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Forest and Landscape Institute. The assessment was adopted by the Panel on Plant Health at a meeting 22nd of September 2014.

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2 Initiation of assessment 2.1 Identification of the PRA area The PRA area is Norway.

2.2 Taxonomic position of the pest Agrilus planipennis Fairmaire, 1888 Common name in Norwegian: asiatisk askepraktbille Common name in English: emerald ash borer (EAB) EPPO code: AGRLPL The pest is an arthropod. Class: Insecta, Order: Coleoptera, Family: Buprestidae, Genus: Agrilus, Species: planipennis.

2.3 Is the pest present in the PRA area? No, the pest is not present in the PRA area.

2.4 Current occurrence of the pest In addition to its native range in China, Taiwan, Mongolia, Japan, South and North Korea and Russian Far East (Haack, 2002), A. planipennis is introduced in the following regions: Russia: In Russia, there are currently 11 oblasts of European Russia with infestation records of A. planipennis: Moscow, Tver, Smolensk, Kaluga, Tula, Orel, Voronezh, Yaroslavl, Tambov, Ryazan, and Vladimir (Orlova-Bienkowskaja, 2013).

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Figure 2.4-1 Confirmed infestations of ash by A. planipennis (blue dots) in European parts of Russia. The red circle has a radius of 466 km, and marks the distance between Moscow and Voronezh, the town furthest away from Moscow where A. planipennis has been confirmed. Map based on data from (Baranchikov et al., 2009; Orlova-Bienkowskaja 2013; Orlova-Bienkowskaja 2014; Straw et al., 2013)

USA: In USA, there are confirmed records of A. planipennis in 23 states: Colorado, Connecticut, District of Columbia, Georgia, Illinois, Indiana, Iowa, Kansas, Kentucky, Maryland, Massachusetts, Michigan, Minnesota, Missouri, New Hampshire, New Jersey, New York, Ohio, Pennsylvania, Tennessee, Virginia, West Virginia and Wisconsin (EPPO, 2013a).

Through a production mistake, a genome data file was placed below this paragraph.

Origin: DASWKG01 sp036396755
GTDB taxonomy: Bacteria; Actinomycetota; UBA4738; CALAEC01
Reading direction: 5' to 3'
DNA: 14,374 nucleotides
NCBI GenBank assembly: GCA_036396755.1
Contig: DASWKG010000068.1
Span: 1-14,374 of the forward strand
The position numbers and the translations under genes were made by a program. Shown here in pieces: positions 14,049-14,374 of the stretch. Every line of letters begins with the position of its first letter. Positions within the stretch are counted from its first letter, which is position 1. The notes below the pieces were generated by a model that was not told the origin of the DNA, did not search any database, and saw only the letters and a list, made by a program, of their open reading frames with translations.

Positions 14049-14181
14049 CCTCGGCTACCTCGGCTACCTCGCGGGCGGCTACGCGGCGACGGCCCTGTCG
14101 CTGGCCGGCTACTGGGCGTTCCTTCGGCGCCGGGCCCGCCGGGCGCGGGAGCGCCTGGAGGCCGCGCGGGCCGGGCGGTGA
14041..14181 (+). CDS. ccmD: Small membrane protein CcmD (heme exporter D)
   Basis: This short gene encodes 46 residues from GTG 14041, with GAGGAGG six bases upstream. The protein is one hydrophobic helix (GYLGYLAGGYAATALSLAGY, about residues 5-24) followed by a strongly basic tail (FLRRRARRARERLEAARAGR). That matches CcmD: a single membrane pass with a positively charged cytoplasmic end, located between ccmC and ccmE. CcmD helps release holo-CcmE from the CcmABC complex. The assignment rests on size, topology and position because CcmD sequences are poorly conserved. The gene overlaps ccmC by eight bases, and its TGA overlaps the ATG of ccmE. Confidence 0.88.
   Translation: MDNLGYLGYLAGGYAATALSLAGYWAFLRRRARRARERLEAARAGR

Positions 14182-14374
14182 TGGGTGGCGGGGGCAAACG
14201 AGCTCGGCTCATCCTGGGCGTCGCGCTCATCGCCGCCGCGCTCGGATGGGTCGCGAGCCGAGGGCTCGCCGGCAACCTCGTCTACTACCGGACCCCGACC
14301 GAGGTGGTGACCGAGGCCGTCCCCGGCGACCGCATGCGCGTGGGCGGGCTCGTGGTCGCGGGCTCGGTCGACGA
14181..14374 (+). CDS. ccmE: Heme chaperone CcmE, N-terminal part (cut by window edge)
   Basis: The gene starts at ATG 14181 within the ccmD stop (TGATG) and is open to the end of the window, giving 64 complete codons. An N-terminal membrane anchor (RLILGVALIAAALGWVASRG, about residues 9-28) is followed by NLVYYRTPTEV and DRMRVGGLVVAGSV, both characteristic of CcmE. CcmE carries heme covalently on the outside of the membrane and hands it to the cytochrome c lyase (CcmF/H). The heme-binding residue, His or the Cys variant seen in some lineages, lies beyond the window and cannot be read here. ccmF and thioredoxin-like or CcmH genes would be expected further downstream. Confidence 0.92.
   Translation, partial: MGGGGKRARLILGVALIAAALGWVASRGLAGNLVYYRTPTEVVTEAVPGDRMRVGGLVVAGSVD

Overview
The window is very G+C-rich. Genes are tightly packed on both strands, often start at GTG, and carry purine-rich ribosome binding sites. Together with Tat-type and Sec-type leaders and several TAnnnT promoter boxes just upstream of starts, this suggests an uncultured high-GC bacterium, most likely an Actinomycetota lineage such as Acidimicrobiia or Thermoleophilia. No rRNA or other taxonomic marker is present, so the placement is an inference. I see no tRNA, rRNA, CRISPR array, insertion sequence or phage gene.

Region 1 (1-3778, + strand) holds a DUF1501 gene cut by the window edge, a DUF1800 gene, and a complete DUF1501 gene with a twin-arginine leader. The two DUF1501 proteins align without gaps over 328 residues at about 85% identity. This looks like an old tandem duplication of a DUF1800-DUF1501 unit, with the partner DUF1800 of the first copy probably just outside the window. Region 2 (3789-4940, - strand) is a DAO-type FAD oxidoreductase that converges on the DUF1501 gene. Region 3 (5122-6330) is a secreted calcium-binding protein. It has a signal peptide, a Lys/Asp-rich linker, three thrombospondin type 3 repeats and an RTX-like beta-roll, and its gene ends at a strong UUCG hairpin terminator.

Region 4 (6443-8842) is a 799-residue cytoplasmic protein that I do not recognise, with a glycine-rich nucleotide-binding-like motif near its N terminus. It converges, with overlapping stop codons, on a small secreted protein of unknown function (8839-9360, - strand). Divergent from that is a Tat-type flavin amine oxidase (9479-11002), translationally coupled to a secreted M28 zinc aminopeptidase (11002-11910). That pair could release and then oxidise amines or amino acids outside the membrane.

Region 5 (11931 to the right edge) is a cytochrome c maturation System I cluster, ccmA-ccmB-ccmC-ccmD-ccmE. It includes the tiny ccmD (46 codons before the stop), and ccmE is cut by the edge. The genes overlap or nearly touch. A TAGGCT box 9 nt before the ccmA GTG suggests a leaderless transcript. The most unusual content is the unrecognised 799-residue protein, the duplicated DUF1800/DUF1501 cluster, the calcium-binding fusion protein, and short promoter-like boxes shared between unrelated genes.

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Figure 2.4-2 States in USA and Canadian provinces where A. planipennis is registered. Reprinted from www.emeraldashborer.info (2014) the United States Department of Agriculture Animal and Plant Health Inspection Service EAB Program.

Canada: As of July 2013, A. planipennis had been confirmed in 32 Ontario counties and in seven areas in the province of Québec (EPPO, 2013a), see Figure 2.4-2.

2.5 Regulatory status Agrilus planipennis is currently on the EPPO A2 list and the NAPPO Alert list. The species is regulated in the USA and Canada, and the EU (EU, 2014). There are currently no regulations of A. planipennis in Russia and the surrounding countries: Kazakhstan, Uzbekistan, Belarus and Ukraine.

2.6 Biological information A summary of the biology of A. planipennis is presented in the EPPO PRA (EPPO,2013b) and in the A. planipennis EPPO datasheets on pests recommended for regulation (EPPO, 2005). In North America and European Russia, A. planipennis exclusively attacks Fraxinus species (see table 2.6-1). The attacks start in the canopy of healthy trees, where eggs (length 1mm) are laid on the bark surface, and larvae (length 30–36 mm) tunnel through the bark and feed on the cambium for one or two years, eventually girdling branches and the trunk which leads to canopy dieback or death of the whole tree. The larvae bore into the wood and maximum penetration depth of the beetle is believed to be approximately 3.5 cm (Myers et al., 2009), where they pupate (pupae 13–17.5 mm in length) and spend the winter. Adults 14